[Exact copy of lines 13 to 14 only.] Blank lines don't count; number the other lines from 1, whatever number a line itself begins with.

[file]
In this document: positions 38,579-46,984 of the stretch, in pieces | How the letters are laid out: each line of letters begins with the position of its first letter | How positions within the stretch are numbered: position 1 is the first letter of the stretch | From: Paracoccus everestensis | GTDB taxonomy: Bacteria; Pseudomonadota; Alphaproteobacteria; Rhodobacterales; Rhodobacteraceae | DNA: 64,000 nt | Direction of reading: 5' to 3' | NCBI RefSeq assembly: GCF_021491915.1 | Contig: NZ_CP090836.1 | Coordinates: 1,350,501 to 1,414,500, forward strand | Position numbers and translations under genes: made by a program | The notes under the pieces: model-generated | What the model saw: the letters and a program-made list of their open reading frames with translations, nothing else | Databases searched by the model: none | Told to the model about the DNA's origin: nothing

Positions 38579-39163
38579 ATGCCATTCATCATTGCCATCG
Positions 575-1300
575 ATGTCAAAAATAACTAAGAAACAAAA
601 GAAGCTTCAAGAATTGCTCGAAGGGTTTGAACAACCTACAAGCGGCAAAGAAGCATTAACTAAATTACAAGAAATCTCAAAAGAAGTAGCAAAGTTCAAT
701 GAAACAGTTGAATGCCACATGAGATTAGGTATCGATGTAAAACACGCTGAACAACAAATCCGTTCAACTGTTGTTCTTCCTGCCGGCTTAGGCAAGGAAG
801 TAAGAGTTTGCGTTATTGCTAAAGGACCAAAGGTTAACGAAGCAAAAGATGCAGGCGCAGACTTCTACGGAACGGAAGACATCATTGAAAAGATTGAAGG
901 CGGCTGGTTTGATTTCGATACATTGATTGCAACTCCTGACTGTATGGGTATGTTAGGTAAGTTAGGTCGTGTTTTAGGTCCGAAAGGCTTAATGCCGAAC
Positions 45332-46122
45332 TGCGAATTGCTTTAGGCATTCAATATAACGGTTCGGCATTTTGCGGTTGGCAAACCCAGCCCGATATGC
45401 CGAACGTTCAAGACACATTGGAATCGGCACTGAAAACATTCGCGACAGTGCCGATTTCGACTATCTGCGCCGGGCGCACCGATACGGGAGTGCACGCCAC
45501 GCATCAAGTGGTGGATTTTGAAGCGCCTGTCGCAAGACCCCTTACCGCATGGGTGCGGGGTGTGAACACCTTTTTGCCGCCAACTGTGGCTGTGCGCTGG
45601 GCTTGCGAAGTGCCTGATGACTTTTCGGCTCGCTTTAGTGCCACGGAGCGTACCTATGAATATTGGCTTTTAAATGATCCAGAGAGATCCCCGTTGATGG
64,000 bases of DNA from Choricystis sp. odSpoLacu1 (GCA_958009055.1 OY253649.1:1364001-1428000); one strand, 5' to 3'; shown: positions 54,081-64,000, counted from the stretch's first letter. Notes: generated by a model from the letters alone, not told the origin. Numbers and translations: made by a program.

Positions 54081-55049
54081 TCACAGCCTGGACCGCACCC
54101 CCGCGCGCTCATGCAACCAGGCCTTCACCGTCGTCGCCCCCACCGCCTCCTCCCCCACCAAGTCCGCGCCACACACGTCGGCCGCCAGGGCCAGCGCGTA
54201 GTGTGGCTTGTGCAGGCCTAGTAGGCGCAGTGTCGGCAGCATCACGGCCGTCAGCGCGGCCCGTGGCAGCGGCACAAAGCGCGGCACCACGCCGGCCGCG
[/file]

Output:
45501 GCATCAAGTGGTGGATTTTGAAGCGCCTGTCGCAAGACCCCTTACCGCATGGGTGCGGGGTGTGAACACCTTTTTGCCGCCAACTGTGGCTGTGCGCTGG
45601 GCTTGCGAAGTGCCTGATGACTTTTCGGCTCGCTTTAGTGCCACGGAGCGTACCTATGAATATTGGCTTTTAAATGATCCAGAGAGATCCCCGTTGATGG